# How to implement a function using just NAND or NOR logic gates

I am trying to understand the process of creating combinatorial circuits. I understand that first we document the inputs and outputs, then create minterms and max terms, then push them into a k-map and get a function as an output. This function can then be implemented using logic gates.

The problem I have is, I don't understand the logic behind converting the equation that we got, such that I can implement the same circuit using just NAND or nor logic gates. The image is from my book for converting a half adder circuit. I understand the steps taken but don't understand the reason why they took them. Thanks for the help.

• There are plenty of links to similar questions with good answers on the right side of this page. More can be found by searching. – Eugene Sh. Nov 4 '16 at 16:18
• Which bit don't you get? – pjc50 Nov 4 '16 at 16:19
• Google De Morgan's Laws – JIm Dearden Nov 4 '16 at 16:24

Y = ABC+DEF+GHI+JKL...

Repeatedly apply de'Morgan's Theorem to convert all AND and OR and NOT operations into either NAND or NOR as required.

AND(A,B,C,D...) = NAND(NOT(A),NOT(B),NOT(C),NOT(D)...)

OR(A,B,C,D...) = NOR(NOT(A),NOT(B),NOT(C),NOT(D)...)

NOT(A) = NOR(A,0)

NOT(A) = NOR(A,A)

NOT(A) = NAND(A,1)

NOT(A) = NAND(A,A)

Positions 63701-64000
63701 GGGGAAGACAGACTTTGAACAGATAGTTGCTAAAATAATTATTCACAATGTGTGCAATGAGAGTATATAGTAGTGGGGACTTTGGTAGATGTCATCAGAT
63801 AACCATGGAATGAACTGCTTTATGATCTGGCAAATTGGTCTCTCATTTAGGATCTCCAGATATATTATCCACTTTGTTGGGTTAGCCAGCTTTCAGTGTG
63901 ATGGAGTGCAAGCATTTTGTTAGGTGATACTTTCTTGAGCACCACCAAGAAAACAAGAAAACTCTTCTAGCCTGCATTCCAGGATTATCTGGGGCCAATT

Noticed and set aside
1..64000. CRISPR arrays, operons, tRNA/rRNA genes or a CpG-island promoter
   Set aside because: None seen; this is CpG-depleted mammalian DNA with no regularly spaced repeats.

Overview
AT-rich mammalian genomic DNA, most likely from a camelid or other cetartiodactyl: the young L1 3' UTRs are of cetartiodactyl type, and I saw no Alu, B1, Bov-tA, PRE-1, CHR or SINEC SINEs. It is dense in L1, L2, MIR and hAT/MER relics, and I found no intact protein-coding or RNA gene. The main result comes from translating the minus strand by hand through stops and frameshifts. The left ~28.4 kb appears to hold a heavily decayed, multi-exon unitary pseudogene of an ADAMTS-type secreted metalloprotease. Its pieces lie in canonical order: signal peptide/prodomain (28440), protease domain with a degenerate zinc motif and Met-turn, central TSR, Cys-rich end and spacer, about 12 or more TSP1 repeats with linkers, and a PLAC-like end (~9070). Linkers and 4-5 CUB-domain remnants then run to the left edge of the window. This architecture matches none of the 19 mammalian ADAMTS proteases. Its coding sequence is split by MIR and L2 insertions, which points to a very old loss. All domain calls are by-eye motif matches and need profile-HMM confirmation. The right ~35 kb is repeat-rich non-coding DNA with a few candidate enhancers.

Although the other answers do explain the process to use deMorgan's to convert to NAND/NOR, they don't really answer the question if you look at the graphic of a half adder.

$$S = A \overline B + \overline A B$$ $$C = A B$$

deMorgan's, you get:

$$S = \overline {\overline {A \overline B} \cdot \overline {\overline A B}}$$ $$C = \overline {\overline{A B}}$$

The half adder constitutes 7 NAND gates because each of the AB terms is unique.

$$S = A \overline B + \overline A B$$ $$S = A \overline B + 0 + \overline A B + 0$$ $$S = A \overline B + A \overline A + \overline A B + B \overline B$$ $$S = A (\overline A + \overline B) + B (\overline A + \overline B)$$ $$S = A (\overline {A B}) + B (\overline {A B})$$ $$S = \overline {\overline {A (\overline {A B})} \cdot \overline {B (\overline {A B})}}$$ $$C = \overline {\overline{A B}}$$ The AB term is reused and now the half adder is 5 gates. simulate this circuit – Schematic created using CircuitLab

• I don't understand why you are excluding NOT from the "fundamental" operations... – Eugene Sh. Nov 4 '16 at 16:28